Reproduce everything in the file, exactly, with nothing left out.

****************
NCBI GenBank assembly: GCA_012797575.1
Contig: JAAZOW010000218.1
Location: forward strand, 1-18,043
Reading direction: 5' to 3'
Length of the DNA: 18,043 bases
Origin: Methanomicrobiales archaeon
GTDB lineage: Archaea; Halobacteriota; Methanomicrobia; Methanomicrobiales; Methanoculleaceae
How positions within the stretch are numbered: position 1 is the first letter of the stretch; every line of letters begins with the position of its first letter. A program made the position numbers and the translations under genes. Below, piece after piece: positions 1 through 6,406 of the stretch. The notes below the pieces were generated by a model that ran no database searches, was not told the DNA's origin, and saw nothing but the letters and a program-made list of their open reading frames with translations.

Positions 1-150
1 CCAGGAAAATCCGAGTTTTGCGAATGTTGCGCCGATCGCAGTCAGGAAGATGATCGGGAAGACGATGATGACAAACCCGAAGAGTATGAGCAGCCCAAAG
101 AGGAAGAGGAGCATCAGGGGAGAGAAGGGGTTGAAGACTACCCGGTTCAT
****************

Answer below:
NCBI GenBank assembly: GCA_012797575.1
Contig: JAAZOW010000218.1
Location: forward strand, 1-18,043
Reading direction: 5' to 3'
Length of the DNA: 18,043 bases
Origin: Methanomicrobiales archaeon
GTDB lineage: Archaea; Halobacteriota; Methanomicrobia; Methanomicrobiales; Methanoculleaceae
How positions within the stretch are numbered: position 1 is the first letter of the stretch; every line of letters begins with the position of its first letter. A program made the position numbers and the translations under genes. Below, piece after piece: positions 1 through 6,406 of the stretch. The notes below the pieces were generated by a model that ran no database searches, was not told the DNA's origin, and saw nothing but the letters and a program-made list of their open reading frames with translations.

Positions 1-150
1 CCAGGAAAATCCGAGTTTTGCGAATGTTGCGCCGATCGCAGTCAGGAAGATGATCGGGAAGACGATGATGACAAACCCGAAGAGTATGAGCAGCCCAAAG
101 AGGAAGAGGAGCATCAGGGGAGAGAAGGGGTTGAAGACTACCCGGTTCAT